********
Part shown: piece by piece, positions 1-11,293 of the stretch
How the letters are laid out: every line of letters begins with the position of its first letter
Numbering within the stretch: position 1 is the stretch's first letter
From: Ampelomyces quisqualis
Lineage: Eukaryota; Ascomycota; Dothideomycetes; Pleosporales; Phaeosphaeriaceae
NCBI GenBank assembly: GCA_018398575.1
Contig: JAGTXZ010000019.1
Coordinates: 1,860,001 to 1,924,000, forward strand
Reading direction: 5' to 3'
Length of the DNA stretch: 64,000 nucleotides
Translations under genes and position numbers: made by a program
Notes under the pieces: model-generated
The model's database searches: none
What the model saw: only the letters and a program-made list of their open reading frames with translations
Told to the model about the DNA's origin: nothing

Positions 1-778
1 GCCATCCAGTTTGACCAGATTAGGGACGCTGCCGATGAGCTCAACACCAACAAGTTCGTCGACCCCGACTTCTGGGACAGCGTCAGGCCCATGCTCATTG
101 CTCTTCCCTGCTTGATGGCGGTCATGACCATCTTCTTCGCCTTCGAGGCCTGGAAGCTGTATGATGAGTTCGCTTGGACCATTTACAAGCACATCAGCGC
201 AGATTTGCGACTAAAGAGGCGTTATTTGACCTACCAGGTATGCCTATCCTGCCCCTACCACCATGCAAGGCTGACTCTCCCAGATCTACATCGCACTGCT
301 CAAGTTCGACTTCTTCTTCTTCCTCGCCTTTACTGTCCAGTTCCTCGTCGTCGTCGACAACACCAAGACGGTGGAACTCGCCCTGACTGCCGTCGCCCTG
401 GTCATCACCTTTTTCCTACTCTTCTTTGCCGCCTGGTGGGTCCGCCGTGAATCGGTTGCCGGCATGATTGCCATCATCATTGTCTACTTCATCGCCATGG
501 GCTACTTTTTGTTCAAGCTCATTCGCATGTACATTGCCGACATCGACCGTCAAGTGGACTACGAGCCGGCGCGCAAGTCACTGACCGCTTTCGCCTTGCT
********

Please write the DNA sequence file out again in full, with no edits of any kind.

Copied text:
Part shown: piece by piece, positions 1-11,293 of the stretch
How the letters are laid out: every line of letters begins with the position of its first letter
Numbering within the stretch: position 1 is the stretch's first letter
From: Ampelomyces quisqualis
Lineage: Eukaryota; Ascomycota; Dothideomycetes; Pleosporales; Phaeosphaeriaceae
NCBI GenBank assembly: GCA_018398575.1
Contig: JAGTXZ010000019.1
Coordinates: 1,860,001 to 1,924,000, forward strand
Reading direction: 5' to 3'
Length of the DNA stretch: 64,000 nucleotides
Translations under genes and position numbers: made by a program
Notes under the pieces: model-generated
The model's database searches: none
What the model saw: only the letters and a program-made list of their open reading frames with translations
Told to the model about the DNA's origin: nothing

Positions 1-778
1 GCCATCCAGTTTGACCAGATTAGGGACGCTGCCGATGAGCTCAACACCAACAAGTTCGTCGACCCCGACTTCTGGGACAGCGTCAGGCCCATGCTCATTG
101 CTCTTCCCTGCTTGATGGCGGTCATGACCATCTTCTTCGCCTTCGAGGCCTGGAAGCTGTATGATGAGTTCGCTTGGACCATTTACAAGCACATCAGCGC
201 AGATTTGCGACTAAAGAGGCGTTATTTGACCTACCAGGTATGCCTATCCTGCCCCTACCACCATGCAAGGCTGACTCTCCCAGATCTACATCGCACTGCT
301 CAAGTTCGACTTCTTCTTCTTCCTCGCCTTTACTGTCCAGTTCCTCGTCGTCGTCGACAACACCAAGACGGTGGAACTCGCCCTGACTGCCGTCGCCCTG
401 GTCATCACCTTTTTCCTACTCTTCTTTGCCGCCTGGTGGGTCCGCCGTGAATCGGTTGCCGGCATGATTGCCATCATCATTGTCTACTTCATCGCCATGG
501 GCTACTTTTTGTTCAAGCTCATTCGCATGTACATTGCCGACATCGACCGTCAAGTGGACTACGAGCCGGCGCGCAAGTCACTGACCGCTTTCGCCTTGCT